Dear Writers,

I used to do this on Facebook but I’m not really using Facebook these days and if (when, in all frankitude) I return I expect my, uh, social strategies will have changed. So we’ll do this here and, in the future, you may use the category Dear Writers to retrieve all the lessons.

That out of the way: jesusgod, people, stop. pushing. my. buttons.

everyday (one word) = adjective: ordinary, unexciting, habitual
He wore his everyday suit to the ball. Scandal!
I did the everyday cleanup of the cat box.
She had a ho-hum, everyday sort of face.

every day (two words) = adverbial phrase: recurring at twenty-four-hour intervals
We went to the beach every day last summer.
Every day she contemplates killing her boss.
Will you loathe me every day as you do today?

On another matter: If you type My short story, “The Best Piece of Fiction Ever Composed,” has been selected for reprint in a prestigious annual or Random House will publish my novel, You Can’t Even Imagine Writing Something This Good, next summer, your parenthesizing commas are saying you have only ever produced one short story/novel and will never write another. I hope this is not true. (…Or maybe I don’t, if you keep this up.) Deploy punctuation with discretion and care lest it bite it you.

Edited to add[endum] some hours later because jesusgod:

You do know, don’t you…. Oh, rats, I’m being disingenuous there. Some of you—some of you who write for well regarded outlets which might be assumed to employ copyeditors—clearly don’t know that populous and populace are not the same word. (My computer’s dictionary says they’re pronounced the same but not in my idiolect.) Different parts of speech even.

populous, adjective, referring to a location, meaning well peopled, heavily peopled, perhaps jam-packed with people

populace, noun, meaning the collective human persons who inhabit a location (which need not be populous)

A further note of caution. Populace and population are very nearly synonymous, but where population is a relatively neutral, value-judgment-free term that does not invariably refer to human persons, populace is not. The value judgment is right there in the etymology: from Italian popolaccio “common people,” from popolo “people” + the pejorative suffix -accio. In plain words, populace is rabble, the great unwashed, those people with whom we the élite do not associate and to whom we condescend. When, for example, you are speaking from your well regarded bully pulpit about the Great People of the United States of America (no, I do not plan to name my target but I do have one) and mean to be complimentary rather than snide, you should really think twice before calling them (us, frankly) the populace. Perhaps if you had thought twice you would not then have screwed up even further by typing populous.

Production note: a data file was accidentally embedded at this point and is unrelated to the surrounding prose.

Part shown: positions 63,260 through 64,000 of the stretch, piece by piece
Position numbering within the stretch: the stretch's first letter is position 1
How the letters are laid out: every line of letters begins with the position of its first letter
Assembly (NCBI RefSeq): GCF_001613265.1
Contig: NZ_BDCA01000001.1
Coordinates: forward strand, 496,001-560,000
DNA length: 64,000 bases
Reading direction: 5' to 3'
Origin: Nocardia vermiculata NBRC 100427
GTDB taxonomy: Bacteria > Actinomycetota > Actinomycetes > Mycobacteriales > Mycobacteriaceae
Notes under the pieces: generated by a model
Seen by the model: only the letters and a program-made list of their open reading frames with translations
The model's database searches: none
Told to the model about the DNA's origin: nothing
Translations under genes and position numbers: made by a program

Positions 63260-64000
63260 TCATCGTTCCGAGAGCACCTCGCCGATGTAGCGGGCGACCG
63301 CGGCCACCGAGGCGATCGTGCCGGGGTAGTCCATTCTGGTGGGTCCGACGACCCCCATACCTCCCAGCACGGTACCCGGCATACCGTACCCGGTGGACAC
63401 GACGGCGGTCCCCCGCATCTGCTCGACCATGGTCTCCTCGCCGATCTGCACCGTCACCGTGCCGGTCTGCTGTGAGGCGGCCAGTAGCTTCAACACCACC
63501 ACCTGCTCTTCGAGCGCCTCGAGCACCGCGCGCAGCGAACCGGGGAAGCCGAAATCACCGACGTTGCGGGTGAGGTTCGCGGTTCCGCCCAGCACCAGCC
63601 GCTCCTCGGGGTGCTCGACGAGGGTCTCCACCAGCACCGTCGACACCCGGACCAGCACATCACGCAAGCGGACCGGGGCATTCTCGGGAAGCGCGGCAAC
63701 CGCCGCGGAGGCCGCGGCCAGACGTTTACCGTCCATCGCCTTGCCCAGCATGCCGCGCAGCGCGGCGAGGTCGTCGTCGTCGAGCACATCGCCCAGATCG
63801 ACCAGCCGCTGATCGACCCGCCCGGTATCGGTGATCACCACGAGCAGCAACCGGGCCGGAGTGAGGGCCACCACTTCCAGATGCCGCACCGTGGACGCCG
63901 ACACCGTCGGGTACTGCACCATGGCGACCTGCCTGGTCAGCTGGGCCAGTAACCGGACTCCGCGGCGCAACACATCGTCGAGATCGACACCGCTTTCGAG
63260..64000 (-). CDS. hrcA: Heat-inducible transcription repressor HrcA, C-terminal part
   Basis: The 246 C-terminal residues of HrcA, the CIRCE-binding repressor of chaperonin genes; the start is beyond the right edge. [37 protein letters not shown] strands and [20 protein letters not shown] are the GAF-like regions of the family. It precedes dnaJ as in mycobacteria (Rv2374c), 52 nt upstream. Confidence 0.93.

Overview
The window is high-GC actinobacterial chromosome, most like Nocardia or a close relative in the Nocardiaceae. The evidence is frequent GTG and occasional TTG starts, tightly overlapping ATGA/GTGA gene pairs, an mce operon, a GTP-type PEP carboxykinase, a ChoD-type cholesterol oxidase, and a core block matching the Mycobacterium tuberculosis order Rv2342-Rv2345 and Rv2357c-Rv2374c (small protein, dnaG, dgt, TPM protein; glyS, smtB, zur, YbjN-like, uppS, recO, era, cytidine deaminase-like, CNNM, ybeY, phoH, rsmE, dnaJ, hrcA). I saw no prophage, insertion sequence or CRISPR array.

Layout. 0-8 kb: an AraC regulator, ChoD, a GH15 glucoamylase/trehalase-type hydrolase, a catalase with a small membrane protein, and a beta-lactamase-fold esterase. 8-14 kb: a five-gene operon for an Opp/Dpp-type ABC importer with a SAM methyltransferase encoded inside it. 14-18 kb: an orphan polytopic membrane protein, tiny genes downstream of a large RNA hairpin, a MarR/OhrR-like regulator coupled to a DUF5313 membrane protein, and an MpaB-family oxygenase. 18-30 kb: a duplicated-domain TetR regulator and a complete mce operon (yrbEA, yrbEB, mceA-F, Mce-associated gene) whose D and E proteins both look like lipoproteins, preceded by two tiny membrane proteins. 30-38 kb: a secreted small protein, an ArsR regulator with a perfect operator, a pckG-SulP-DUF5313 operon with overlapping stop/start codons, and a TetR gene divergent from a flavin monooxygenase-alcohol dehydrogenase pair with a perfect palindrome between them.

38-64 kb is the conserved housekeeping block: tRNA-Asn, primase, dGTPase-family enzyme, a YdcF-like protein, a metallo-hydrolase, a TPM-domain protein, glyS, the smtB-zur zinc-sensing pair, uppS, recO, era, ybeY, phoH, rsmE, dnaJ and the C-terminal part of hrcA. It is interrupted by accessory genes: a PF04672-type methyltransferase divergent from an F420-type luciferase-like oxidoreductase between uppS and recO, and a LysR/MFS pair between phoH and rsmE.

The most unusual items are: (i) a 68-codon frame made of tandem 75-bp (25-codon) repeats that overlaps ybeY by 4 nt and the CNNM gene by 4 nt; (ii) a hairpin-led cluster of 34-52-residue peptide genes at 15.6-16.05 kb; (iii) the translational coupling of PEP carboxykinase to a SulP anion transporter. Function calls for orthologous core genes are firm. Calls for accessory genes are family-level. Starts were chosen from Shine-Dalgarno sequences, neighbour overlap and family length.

spring is here*

And with it my first published story in two years. Go. Read. (It’s free.) Then, if you missed it and if you like, there’s a bit of background on “The Garden of Sons and Husbands” here.** * Or so they say. I am not so sure. El-Niño-birthed weather patterns mean it’s been dismal in the […]


story news

I have not been talking about writing much but the fact is I’m doing it. Some. Now and again. And even finishing things…infrequently. Which is to say, so far this year three stories, two longish and one shortish. And a fourth I mean to complete before the New Year’s Eve submission deadline (get cracking, Jeffers!). […]


book news

Long ago at the beginning of time—in 1976, that is—the first piece of fiction I was ever paid money for appeared in print. If I remember correctly, that story paid for my first electric typewriter. I’d written it longhand in a prep-school spiral-bound notebook, then typed it up on a portable manual Hermès that might […]


farewell, lovely

RIP Miss Charlotte Brontë, July 2001 – November 2015. Her resting place in my sister’s rose garden, Roseburg, Oregon. Under this rose I acquired in the spring but never got into the ground—Milwaukee’s Calatrava.


heatwave!

Happy Revolt-Against-Your-Rightful-Monarch Day or whatever you call it. I have not had much to say these weeks, what with Misses Charlotte and Jane not venturing into the terrifying outdoor world for a while, thankfully. A little earthquake this morning, first I’ve noticed since returning to the west coast although not the first to occur: the […]


jane’s adventures

Envious, no doubt, of Miss Charlotte Brontë’s harrowing ordeal as reported in the previous post, Miss Jane Austen did her own thing last night. With my unwitting, careless, stupid aid. That is, I came in from a cigarette or something, washed a few dishes, then noticed Charlotte nosing at the deck door. Which moved. Even […]


unhappy homecoming…joyous reunion

I went away for a week. A road trip with my sister to the Monterey Peninsula of California. The occasion was the annual spring garden-party fundraiser for the Robinson Jeffers Tor House Foundation, which maintains and preserves the house my grandfather built, where we grew up. We met up with our elder brother, who keeps […]


Alida Moraes

Alida Moraes (1888 – 1918) was a Portuguese story writer and poet best known for her posthumously published novelas pequenas (“little novels”). The only book published in her lifetime, a slender volume simply entitled 26 Poemas (26 Poems), appeared in 1910 under the masculine pseudonym Sebastião Preto. In 1916, when the Portuguese Republic declared war […]


oh, hi

Three and a half months since my last post. Wow. I never intended it and it doesn’t feel that long. The calendar says so, though: the calendar and the season, which—here in Eugene—is pretty definitely spring although people where I used to live are still digging out from under Snowpocalypse ’15. (Can’t say I’m sorry […]